I had used paste resist (made of plain flour, rice flour and starch) before when working with indigo, a combed example above left and on the Indigo page; and I had used a paste resist that I had simply drawn into, and used in a more linear way (above right, and Others page), but it took me a while to realise what fun the possibilities were with big blocks of colour!
The stripes are made using my selection of graining tools on the gloopy paste that I had brushed over the relevant section. I also have various other tile adhesive spreaders and homemade battlemented bits of perspex.
The scarves on the left have paste resist stripes across the scarf width which, when dry, big triangles have been coloured in with acid dye print pastes with the aid of masking tape. When the print paste was dry the fabric was steamed and washed thoroughly, including a final go in the washing machine, to ensure all traces of the floury paste was removed, which would affect the feel of the fabric.Then back to the print table for touching up and printing the back with a simple all over block to match the colours and shapes and make it more presentable and interesting - this is visible on the blue and yellow scarf.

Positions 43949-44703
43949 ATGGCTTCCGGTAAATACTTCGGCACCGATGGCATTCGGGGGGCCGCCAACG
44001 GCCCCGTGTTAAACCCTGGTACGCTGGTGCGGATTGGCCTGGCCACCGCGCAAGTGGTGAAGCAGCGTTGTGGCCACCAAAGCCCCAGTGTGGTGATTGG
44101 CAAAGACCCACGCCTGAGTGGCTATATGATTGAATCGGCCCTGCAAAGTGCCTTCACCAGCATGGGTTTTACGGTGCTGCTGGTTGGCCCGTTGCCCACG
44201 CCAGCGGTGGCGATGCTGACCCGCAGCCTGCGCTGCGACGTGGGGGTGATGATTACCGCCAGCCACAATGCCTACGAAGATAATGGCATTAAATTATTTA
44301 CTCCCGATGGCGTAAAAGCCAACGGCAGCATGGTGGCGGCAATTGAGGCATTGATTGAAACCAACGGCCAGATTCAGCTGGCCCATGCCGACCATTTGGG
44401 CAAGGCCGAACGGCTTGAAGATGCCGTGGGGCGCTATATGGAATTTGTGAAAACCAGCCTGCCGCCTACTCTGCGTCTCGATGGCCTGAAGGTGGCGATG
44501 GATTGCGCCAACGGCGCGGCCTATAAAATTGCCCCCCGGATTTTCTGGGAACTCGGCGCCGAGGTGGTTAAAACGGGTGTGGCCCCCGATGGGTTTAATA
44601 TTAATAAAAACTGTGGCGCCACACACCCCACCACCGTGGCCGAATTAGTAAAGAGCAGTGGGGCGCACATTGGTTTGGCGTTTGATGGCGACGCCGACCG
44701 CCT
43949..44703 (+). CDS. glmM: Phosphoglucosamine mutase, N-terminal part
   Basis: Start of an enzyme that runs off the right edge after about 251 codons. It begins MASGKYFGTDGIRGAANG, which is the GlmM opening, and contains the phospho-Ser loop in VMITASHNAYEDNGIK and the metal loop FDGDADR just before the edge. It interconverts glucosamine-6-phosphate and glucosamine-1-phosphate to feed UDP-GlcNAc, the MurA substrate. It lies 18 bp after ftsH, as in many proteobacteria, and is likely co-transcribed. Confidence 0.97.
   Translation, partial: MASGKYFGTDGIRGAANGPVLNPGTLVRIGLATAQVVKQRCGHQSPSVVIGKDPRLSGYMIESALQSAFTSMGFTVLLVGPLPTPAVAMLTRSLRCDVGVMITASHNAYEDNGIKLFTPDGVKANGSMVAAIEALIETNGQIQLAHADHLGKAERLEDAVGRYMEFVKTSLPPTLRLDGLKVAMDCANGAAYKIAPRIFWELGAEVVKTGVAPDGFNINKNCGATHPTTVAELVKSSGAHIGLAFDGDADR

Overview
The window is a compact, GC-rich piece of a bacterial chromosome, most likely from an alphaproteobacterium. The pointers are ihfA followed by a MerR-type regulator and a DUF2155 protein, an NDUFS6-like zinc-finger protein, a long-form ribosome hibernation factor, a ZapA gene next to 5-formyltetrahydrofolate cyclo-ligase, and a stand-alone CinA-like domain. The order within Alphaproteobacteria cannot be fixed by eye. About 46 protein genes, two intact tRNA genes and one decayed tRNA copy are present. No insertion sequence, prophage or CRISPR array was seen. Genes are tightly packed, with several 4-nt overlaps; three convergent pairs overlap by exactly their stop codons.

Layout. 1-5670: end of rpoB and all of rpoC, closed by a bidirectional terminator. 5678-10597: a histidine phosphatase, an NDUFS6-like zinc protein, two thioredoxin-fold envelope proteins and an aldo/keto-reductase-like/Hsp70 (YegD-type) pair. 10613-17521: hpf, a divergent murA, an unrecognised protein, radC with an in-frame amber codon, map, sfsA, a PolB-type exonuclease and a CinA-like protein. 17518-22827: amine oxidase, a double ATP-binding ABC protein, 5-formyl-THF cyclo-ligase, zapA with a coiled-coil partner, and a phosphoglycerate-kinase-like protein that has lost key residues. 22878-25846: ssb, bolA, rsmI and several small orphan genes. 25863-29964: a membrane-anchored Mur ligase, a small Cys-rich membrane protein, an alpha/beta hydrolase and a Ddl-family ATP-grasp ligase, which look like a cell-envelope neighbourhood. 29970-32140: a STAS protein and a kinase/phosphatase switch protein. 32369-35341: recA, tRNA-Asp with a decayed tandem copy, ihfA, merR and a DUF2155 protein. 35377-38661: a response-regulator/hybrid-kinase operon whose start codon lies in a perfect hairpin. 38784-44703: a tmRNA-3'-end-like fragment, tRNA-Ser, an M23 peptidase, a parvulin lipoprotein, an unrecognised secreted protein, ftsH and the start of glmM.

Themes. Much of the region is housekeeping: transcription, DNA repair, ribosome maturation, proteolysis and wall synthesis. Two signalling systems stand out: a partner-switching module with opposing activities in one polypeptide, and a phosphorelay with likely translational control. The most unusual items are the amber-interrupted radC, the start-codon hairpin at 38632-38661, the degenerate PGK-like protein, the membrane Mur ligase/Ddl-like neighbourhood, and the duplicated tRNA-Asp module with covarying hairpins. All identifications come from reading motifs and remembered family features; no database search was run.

The scarf in the middle has one side of the front combed horizontally and the other diagonally., and then I have filled the colour in by hand, rather than using tape, as I felt it reflected better the tiger I had in mind! Again, the back has been block printed appropriately. Some more examples are below.
I discovered that I could see through undyed fabric and the paste gloop to a design drawn out with thick black marker onto paper underneath the fabric. And if I used tracing paper I could reuse the design. I have just been working on scarves and banners incorporating dragons using these techniques, and am amazed by how well the freehand 'drawing' into the gloopy paste works. The outlines are drawn into the wet paste which is allowed to dry thoroughly before painting over with the outline colour, in this case black.Following steaming and washing the fabric may be 'coloured in'. The end of one of the scarves is pictured above right. The design also includes use of a handblocked border.